What If Bands Had To Pitch Their Song Ideas, Like Screenwriters Do?

In 2015, Sara Bareilles wrote the songs for a musical called Waitress. I’ve never seen the musical, but the music on her album What’s Inside: Songs From Waitress is brilliant. Superb melodies and chord progressions, such clever phrasing, all supporting the story, meaning, and character of each song. 

I accidentally stumbled across something called the “Commentary Version” of the album. It’s just Sara sharing brief, 30-second thoughts about each track. It occurred to me that she sounds very much like a screenwriter trying to pitch a TV show pilot to some development executives. (And maybe not succeeding.) Here’s what Sara says about the song Opening Up

“Opening Up is our opening number for the show. And this is setting the tone for getting to know all the characters of the show. So we meet our 3 waitresses, and I wanted it to be a really vibrant, energetic, exciting song that sounded like a Sara Bareilles song, but also was just setting the scene inside Joe’s Pie Diner, which is where we spend a lot of our time. For our show.”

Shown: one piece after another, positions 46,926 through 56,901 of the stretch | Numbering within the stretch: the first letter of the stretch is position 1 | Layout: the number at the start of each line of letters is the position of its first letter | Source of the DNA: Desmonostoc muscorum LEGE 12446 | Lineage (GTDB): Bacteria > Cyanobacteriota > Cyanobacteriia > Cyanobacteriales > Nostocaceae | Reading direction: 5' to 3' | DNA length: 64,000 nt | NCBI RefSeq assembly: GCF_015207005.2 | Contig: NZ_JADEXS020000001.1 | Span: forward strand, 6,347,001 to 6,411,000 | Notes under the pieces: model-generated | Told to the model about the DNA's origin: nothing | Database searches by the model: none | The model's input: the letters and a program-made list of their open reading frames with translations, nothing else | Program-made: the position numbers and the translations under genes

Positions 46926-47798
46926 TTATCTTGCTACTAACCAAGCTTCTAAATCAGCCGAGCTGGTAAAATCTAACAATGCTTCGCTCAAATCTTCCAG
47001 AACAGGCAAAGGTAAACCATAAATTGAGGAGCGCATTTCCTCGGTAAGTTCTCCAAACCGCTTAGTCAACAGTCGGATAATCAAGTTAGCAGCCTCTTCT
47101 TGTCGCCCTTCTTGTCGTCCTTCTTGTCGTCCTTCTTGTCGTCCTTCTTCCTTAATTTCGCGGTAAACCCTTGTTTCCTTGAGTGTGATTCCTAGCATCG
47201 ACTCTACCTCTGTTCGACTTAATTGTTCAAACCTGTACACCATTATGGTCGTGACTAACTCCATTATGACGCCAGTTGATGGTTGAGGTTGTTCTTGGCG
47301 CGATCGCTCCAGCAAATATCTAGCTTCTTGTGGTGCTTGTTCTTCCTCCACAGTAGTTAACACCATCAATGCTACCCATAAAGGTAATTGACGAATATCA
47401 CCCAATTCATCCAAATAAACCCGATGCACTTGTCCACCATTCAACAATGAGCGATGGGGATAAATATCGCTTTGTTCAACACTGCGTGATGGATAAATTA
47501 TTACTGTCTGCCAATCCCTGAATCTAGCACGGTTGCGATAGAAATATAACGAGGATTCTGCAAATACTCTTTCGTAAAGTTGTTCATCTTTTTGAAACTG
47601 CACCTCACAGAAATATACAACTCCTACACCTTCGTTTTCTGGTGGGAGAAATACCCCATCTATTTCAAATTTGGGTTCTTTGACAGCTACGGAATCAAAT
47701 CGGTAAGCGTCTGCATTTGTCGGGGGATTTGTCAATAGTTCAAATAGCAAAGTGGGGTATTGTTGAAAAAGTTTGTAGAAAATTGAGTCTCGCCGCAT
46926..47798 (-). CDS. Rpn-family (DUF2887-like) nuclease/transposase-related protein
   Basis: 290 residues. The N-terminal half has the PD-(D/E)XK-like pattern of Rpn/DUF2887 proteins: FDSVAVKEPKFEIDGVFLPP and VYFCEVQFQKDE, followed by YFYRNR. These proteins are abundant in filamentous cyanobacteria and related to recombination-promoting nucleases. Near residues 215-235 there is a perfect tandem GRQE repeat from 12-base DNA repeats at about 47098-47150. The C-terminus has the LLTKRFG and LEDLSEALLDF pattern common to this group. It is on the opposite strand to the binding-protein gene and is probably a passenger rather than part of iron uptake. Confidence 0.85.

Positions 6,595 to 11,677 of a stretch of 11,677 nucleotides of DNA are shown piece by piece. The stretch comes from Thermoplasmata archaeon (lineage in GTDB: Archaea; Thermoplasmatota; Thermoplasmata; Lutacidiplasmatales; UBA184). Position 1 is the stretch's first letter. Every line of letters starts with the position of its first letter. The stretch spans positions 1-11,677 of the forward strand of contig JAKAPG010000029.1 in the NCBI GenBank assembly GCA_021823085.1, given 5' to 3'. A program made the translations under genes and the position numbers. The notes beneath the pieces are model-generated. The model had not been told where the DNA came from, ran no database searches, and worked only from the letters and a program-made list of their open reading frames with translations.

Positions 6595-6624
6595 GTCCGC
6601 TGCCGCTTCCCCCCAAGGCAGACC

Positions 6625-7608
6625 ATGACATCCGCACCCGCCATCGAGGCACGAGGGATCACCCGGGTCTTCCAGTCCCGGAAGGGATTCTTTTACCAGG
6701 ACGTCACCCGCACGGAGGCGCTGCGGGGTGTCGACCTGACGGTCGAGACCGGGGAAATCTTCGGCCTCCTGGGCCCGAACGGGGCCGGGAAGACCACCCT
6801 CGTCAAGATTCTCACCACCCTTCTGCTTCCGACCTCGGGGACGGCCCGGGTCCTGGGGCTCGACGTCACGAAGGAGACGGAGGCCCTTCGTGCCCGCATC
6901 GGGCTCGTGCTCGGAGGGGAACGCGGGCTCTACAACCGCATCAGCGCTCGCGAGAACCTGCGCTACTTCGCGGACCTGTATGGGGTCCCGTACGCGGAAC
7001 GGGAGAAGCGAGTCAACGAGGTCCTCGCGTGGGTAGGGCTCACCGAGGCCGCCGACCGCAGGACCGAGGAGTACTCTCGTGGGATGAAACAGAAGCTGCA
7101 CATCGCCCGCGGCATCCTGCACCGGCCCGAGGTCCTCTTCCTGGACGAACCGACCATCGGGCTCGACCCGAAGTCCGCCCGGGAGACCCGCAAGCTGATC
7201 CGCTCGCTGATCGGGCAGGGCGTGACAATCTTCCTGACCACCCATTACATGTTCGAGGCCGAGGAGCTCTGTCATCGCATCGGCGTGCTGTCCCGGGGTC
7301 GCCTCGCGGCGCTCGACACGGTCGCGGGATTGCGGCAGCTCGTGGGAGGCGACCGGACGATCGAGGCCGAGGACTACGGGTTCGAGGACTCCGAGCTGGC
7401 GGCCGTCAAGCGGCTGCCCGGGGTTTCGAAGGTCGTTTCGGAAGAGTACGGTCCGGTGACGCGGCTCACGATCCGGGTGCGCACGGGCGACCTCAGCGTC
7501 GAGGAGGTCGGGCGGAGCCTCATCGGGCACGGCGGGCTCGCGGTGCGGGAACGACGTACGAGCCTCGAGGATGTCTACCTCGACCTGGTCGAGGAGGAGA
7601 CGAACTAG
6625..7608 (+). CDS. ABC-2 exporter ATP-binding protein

Not quite as impressive as the song, eh?

Imagine how ridiculous it would be, if bands had to say that stuff, instead of letting the music speak for itself.

If you’re a musician, you can grab a guitar and play the song you wrote. Not a pitch for the song you will eventually write. You can tell someone the actual lyrics. Not a pitch for the lyrics. No need for a Powerpoint and a 15-minute presentation. There’s an immediacy there. Not so for TV show creators. There is an infinite gap between the pitch and the final product. (This is largely due to the cost of making a TV show.)

If musicians had to do what screenwriters do, I don’t know if many of the albums we love would ever get made. 

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